I was filtering through the comment section of my blog the other day, weeding out the racist, sexist, homophobic, anti-Semitic and Islam-phobic remarks. I stopped for a moment at one particularly abusive, profanity-laced comment shortly before deleting it.
I tried to picture the person on the other side of my screen typing these threats and profanities. Who are these people who hide behind a keyboard to kick virtual sand in our cyber-faces? Is there anything we might say that would reach them, or to provide support for their victims? Possibly not, but it still seems important to try. Bullies count on our silence to isolate their victims. If we all speak up when someone is being abused, bullying will be much harder. But what to say?
1. “Cyber-bullying doesn’t make anyone look tough.”
It takes zero courage to insult people online. Surely cyber bullies must imagine that we picture them as towering monsters and that we are cowering before their online persona, but that is not our image of them at all. When we run across cyber-bullies, most of us do not picture intelligence, wit or power; but sad little people. Let them know that you do not believe they are really so petty and small.
It is critical not to return insult for insult. We must model the behavior we hope to instill. Remember that you will quickly tire of such vulgarity, but they may thrive on it. By describing the sad nature of what they are doing it may become clear that you know they are threatening you with a rubber sword. Invite them to come out from behind that mask.
2. “Ridicule is not reason.”
If a person has a point to make they can do so without insults. Ridicule is the cloak of a weak argument. Often a cyber-bully has spent their life surrounded by people with the same small worldview. They expect that the same empty name calling will work elsewhere. They need to be reminded that they are out of their jurisdiction and must provide logical arguments. Tell them that you are willing to have a conversation, but you will not waste time with someone whose argument runs no deeper than name calling.
3. “I don’t owe you an explanation.”
The cyber-bully has come onto your page as a guest. Now they are rudely demanding that you justify you opinions to them. You answer their questions only to receive more. They never answer the questions you ask in return. You can say, “I do not owe you an explanation for anything. If you will be polite we can discuss this matter, if you continue your abuse, you will be blocked from this page.”
Those are thoughts off the top of my head. What other suggestions come to mind?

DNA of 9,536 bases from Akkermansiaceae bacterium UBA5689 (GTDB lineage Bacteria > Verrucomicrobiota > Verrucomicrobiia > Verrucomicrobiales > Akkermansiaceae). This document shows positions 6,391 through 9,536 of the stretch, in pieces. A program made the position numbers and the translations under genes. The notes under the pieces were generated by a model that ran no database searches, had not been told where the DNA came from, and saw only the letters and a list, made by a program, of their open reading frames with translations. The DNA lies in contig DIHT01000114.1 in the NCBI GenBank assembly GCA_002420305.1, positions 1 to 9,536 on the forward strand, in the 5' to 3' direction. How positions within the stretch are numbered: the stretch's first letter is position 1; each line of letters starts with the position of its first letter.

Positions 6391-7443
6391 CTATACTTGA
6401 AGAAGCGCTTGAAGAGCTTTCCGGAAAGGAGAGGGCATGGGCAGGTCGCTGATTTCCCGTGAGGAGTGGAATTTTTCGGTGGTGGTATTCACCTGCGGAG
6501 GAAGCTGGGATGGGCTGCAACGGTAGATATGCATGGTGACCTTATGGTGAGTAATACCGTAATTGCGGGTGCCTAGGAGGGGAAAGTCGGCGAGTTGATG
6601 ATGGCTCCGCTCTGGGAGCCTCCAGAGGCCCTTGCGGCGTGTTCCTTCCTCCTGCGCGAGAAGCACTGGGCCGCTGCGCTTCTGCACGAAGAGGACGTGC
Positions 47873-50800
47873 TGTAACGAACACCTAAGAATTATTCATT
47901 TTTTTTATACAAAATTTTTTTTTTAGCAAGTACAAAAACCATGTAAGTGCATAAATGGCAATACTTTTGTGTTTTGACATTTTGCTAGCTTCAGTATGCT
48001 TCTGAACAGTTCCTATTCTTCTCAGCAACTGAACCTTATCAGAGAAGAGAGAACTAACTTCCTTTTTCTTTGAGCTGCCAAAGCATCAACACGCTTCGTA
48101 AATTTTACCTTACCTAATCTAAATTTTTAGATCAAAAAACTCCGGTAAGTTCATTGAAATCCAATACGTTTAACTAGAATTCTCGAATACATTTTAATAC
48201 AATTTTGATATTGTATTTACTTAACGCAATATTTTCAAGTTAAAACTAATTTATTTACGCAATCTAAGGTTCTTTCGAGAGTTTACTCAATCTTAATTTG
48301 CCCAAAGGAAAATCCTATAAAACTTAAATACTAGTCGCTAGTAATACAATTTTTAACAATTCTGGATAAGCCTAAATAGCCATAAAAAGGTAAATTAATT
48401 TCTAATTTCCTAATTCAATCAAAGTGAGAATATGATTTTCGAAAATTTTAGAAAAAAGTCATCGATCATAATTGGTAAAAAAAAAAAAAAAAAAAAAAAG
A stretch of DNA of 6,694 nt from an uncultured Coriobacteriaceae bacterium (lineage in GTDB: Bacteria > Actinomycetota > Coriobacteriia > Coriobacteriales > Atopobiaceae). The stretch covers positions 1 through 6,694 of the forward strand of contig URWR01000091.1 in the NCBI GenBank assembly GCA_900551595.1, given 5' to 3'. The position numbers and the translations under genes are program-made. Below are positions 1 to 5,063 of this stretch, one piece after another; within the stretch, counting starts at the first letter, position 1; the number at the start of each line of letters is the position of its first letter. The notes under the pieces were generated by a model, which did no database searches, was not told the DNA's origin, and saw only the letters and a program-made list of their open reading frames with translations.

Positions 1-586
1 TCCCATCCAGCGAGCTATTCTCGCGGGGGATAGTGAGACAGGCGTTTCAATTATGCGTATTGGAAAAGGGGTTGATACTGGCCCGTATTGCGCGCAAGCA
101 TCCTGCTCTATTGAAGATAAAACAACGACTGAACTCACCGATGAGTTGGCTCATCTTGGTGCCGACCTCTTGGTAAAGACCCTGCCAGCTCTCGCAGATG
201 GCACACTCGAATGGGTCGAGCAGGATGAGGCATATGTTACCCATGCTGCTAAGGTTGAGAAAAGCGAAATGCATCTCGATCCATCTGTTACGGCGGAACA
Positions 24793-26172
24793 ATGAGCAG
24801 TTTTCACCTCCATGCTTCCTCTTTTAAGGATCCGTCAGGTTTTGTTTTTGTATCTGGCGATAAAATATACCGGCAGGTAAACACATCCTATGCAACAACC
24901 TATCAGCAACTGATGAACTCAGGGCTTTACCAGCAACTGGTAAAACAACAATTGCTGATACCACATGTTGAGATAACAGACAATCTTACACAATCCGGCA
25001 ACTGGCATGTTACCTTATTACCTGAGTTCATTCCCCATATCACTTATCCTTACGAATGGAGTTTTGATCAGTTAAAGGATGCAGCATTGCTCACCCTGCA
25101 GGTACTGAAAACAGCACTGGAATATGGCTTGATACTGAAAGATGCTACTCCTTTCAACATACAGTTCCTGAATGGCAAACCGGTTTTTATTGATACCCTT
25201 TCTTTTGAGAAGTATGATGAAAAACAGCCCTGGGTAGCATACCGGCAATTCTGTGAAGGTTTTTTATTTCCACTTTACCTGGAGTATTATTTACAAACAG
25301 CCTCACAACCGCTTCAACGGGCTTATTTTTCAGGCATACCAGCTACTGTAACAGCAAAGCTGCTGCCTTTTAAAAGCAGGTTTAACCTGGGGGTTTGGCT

I have been bullied for my beliefs-not cyber-up close and personal.I like answer number three.I said well that is an opinion-then walked away to the outdoors.I did not want to be seen as a part of the meaness,but I wanted not to get engaged.Who knows how I should have reacted?.It happened more than once.
My beliefs that caused this on more than one occasion: The person thought- Women have no voice in the church-,there is no global warming-and some others. I seriously did not bring these subjects up myself.
Long before the internet, I recall a time in my 5th grade music class in Dallas, Texas in 1963. The principal came over the loudspeaker at the front of the room, above the clock and the old green board with chalk lines marking the musical staff on the board. They announced that the President of the United States had been shot in our town.
About half of the kids actually clapped and made comments like, “GOOD!” Some wept (including the teacher), and others sat mute with looks of concern.
Those children who enjoyed the tragedy had no particular understanding of what was unfolding before them (and in the days to come), they just parroted what they had heard at home, or in the homes of playmates. It is like that on the internet, facebook, etc. Many parrot things they’ve heard or seen. Share memes (I do). Often I face such attacks from so-called cyber bullies. I am never fearful, because unlike those children, I have been lucky in education and exposure to a broad band of life and ideas. Most are easily deflected, or taken care of with humor. Those that aren’t can be disappeared with the touch of a button (not unlike drone hits).
I suppose the person(s) I am often communicating with in one of those exchanges is not the bully, but those others orbiting around them…like those that sat mute in their 5th grade chair when the President of the United States was gunned down.
Consider who the real audience is for your comments.
Thank you David. That’s quite a story. I had the same experience in Dallas with the cheering for JFK and for MLK. What grade school did you go to? Were you at Carpenter?